Emanuel Bach was always keen to keep abreast of the latest trends in the musical world of the 18th century … Ever anon he sought to explore the various new genres that emerged, particularly in the field of chamber music, and the results are often striking in their originality … For these trios, it was a means both of exploring a developing chamber genre and a chance to write for a larger (and paying) public.
These all date from 1775–76 and were published in the last year later as “sonatas”, though in typical fashion for the time the title pages relegate the violin and cello to the accompaniment, with the focus on the keyboard …
These works reflect Bach’s interest in both experimentation and harmony. This makes them quite advanced for the time, as recent studies have all noted … The most adventurous is the E Minor Trio (Wq 89/5), with a finale that would not have been out of place in Beethoven (and here one must ask if the latter, who considered Bach the “father”, knew it, as it anticipates his fortepiano sonatas in the sequencing).
If the Wq 89 trios are in some respects advanced, then the two sets (Wq 90–91) leap into the future. The contrasting Andante moments and furious outbursts of Allegro in the F Major Trio (Wq 91/3), sound at moments like Chopin, and then Beethoven intrudes with a momentary fantasy … We are back in the world of Beethoven in the opening Presto of the A Minor Trio (Wq 90/1), with its flashy scalar runs in the piano, emotional and quite lyrical Andante (with pizzicato cello), and the twinkling and very severe final Presto. One really nice movement is the Larghetto from the G-Major Trio (Wq 90/2) which is a calm and peaceful aria, as long as it lasts (which is only about 40 seconds), ending with a rather fiery flourish at the cadences of the conjoined finale…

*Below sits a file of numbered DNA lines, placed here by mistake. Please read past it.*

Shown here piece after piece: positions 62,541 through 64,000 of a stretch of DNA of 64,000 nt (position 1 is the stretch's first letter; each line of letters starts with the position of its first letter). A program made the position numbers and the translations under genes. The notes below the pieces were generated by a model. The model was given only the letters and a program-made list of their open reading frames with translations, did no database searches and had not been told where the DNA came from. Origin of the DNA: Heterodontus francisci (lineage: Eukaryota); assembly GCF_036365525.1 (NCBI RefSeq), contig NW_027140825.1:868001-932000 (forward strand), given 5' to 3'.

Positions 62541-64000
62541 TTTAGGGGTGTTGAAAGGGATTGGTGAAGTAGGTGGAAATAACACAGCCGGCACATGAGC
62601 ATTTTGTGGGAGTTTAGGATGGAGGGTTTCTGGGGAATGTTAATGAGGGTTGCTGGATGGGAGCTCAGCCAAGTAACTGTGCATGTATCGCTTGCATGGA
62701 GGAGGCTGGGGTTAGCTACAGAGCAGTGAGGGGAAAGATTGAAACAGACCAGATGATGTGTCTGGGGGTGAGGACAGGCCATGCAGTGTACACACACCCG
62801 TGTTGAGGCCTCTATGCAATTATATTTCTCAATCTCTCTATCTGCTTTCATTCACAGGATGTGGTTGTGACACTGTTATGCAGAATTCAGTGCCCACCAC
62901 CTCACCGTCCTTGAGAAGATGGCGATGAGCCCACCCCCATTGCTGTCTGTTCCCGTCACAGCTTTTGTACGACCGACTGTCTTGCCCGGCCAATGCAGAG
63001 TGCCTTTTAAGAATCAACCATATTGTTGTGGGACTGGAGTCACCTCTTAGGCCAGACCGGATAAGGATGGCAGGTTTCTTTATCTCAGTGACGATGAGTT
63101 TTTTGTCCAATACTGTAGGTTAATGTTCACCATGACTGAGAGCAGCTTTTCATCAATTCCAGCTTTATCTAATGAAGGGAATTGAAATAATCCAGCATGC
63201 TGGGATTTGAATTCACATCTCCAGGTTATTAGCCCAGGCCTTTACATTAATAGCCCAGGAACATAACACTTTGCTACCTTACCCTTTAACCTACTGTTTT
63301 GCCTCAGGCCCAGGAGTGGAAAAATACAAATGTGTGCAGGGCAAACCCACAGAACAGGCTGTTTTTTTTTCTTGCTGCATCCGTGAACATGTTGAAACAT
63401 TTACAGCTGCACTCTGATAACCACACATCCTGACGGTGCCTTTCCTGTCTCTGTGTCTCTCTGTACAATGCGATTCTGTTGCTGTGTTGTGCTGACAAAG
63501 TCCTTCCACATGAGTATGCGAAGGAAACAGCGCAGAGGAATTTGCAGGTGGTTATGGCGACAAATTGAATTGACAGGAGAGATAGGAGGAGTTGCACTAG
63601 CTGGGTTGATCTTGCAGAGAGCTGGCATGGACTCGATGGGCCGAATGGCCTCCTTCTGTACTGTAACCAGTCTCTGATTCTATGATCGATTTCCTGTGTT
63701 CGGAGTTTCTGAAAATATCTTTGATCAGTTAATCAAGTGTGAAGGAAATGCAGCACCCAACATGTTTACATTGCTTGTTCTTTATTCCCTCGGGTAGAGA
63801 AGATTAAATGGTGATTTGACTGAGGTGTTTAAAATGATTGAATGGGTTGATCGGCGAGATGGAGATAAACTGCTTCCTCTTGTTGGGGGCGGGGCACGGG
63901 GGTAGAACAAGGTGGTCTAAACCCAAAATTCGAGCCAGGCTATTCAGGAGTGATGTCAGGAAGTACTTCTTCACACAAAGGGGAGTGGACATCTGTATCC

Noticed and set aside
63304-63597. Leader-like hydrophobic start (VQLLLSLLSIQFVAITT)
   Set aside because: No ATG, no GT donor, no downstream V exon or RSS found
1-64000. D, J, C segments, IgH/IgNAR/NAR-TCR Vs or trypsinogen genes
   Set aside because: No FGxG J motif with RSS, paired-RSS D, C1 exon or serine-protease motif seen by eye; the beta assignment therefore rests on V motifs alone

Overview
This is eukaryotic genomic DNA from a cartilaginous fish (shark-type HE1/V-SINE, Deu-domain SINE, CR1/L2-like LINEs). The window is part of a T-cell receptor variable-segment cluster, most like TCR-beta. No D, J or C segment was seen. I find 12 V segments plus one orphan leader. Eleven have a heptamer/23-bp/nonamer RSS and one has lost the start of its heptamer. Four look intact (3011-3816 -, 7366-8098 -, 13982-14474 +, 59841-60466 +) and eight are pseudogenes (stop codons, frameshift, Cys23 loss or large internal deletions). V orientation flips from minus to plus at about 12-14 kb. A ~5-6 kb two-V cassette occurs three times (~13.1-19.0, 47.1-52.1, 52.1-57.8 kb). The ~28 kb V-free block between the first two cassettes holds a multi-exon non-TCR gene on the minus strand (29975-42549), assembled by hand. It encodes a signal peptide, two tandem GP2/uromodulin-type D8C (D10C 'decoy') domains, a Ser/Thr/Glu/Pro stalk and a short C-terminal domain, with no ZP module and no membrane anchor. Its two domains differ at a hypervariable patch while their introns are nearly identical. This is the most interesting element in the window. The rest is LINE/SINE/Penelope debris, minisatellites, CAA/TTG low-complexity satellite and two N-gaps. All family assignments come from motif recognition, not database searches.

The performance by the Linos Trio is excellent, demonstrating with ease and sensitivity the fine details of the music.
The violin of Konrad Elias-Trostman is often relegated to the distant background, but the cello portion of Vladimir Waltham lends depth to the bass lines. Of course, the central focus is on the playing of Prach Boondiskulchok, which is quite attuned to Bach’s shifts, accomplishing these with ease.
The sound is intimate, and for works that need close scrutiny in terms of musical content, one could not ask for a better performance.
The use of modern instruments is done with such skill that one might mistake them for period. That alone should tell you much about this disc’s excellence.
This should be part of everyone’s Classical period chamber collection.